Friday, January 27, 2006

The Day The Music Fried

The cameraman was giggling.

I was in the middle of performing an acapella version of a number entitled A Little Duck Quacked At the People. That was the whole lyric.

I don’t suppose it was every day he was asked to capture something like that for posterity.

In their ongoing march to conquer the world, The Ballets Rude eventually decided it was time to bring their talents to the attention of the media, as the media didn’t seem particularly interested in pursuing them.

It came to my attention that the local public television station had just introduced a program called Vox Populi!, a 30-minute show that allowed local organizations to mount their respective soapboxes and explain something about themselves. After tuning it in for a few nights, I got the idea. It was something like those programs that traditionally aired at 3 in the morning, generally consisting of a great many longueurs connected together by periods of tremendous boredom.

Only this one aired at 7 in the evening.

After giving the producer a call, during the course of which I assiduously avoided any mention of what it was we did, I set about collecting the participants for the performance.

As I mentioned previously, it sometimes required a little friendly persuasion to convince my friends to lend a hand in these situations. Like some nascent Andy Warhol, I saw all of them as stars that simply hadn’t been discovered yet, even if they didn’t think they were particularly talented. I explained that I’d never let that stop me and I always wore them down eventually.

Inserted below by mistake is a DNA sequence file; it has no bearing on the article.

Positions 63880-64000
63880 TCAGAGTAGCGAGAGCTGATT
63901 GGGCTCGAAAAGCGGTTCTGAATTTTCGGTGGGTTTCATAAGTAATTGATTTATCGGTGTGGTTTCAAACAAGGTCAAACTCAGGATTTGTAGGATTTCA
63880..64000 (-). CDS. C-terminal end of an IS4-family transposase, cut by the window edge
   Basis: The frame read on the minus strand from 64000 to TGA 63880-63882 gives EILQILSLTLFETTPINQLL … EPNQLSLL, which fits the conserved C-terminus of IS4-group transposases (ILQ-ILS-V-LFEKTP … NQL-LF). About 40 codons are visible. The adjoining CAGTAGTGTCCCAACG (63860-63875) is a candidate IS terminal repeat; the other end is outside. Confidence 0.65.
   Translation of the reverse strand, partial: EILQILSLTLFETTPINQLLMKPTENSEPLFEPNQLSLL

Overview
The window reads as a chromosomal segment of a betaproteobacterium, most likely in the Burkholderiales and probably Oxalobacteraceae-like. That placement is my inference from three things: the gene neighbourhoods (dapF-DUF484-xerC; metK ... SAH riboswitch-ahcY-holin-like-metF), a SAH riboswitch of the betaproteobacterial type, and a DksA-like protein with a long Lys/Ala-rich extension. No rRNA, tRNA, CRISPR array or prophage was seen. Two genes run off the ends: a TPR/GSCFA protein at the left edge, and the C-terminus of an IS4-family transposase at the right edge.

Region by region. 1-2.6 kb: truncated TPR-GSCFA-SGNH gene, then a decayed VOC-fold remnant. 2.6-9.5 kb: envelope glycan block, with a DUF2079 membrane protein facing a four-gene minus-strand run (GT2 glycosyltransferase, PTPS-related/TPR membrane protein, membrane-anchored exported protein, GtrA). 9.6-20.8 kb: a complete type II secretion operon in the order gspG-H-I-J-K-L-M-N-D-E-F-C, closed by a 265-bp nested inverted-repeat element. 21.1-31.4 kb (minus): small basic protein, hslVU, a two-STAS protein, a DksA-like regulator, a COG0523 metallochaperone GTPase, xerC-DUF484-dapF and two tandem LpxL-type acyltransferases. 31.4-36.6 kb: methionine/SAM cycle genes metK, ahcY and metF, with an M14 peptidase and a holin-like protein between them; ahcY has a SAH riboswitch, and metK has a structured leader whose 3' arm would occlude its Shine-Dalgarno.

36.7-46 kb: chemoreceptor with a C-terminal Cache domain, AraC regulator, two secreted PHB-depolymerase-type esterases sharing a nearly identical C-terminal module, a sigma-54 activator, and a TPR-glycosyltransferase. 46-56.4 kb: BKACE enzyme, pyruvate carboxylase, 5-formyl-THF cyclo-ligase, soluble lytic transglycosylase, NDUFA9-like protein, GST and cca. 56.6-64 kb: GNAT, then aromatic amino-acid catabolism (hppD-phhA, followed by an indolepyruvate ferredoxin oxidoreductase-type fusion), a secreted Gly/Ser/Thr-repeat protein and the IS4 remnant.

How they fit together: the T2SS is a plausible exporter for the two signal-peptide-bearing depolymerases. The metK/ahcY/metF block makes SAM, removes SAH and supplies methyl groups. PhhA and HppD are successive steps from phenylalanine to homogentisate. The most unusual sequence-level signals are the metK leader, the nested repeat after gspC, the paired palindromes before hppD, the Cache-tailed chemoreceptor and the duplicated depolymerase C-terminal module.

It was decided that, as a television program, a “peanut gallery” would be necessary, in the style of a children’s TV show. So anyone who didn’t want to play an instrument was assigned duty here. Others who were on the fence about the level of their participation were given the Hobson’s choice of picking an instrument or delivering an impromptu speech on the subject of their choice.

We soon had all the musicians we needed.

Before the actual taping, I had to go down to the studio and meet with the producer to explain what we’d need and how the show should go. What I hadn’t realized fully at the time was that this studio was the very one where Dick Clark had broadcast the American Bandstand program back in the days when it had been based in Philadelphia.

That’s right. New Year’s Rockin’ Eve, Got A Good Beat You Can Dance To It Dick Clark.

Had I been more fully cognizant of this at the time, I would have taken advantage of the historical moment and had two people come up after every song and rate them.

The producer seemed an affable type, although a little puzzled by what we were attempting to do. He seemed to be content with my explanations, however, and we confirmed a date for the taping. I’d told him that we’d need a piano, but otherwise we’d be able to provide everything else.

I drew up a rough itinerary of the order in which we wanted to present things and, after a final pep talk to the troops, we were ready.

Emotions ran high as we took the elevated train to 46th and Market and when we entered at last into the studio, with its piano brilliantly lit in the center of the space, the adrenalin began to pump in earnest.

We were given some time to find our places and I tried to calm any last-minute cases of jitters. When everyone was finally in place, we watched as they set up the title card I had specially prepared for the opening and, when they gave the signal, I opened with a solo piano instrumental.

We were off. But would we ever be allowed on?

Next: That Old Quack Magic


Post a Comment

<< Home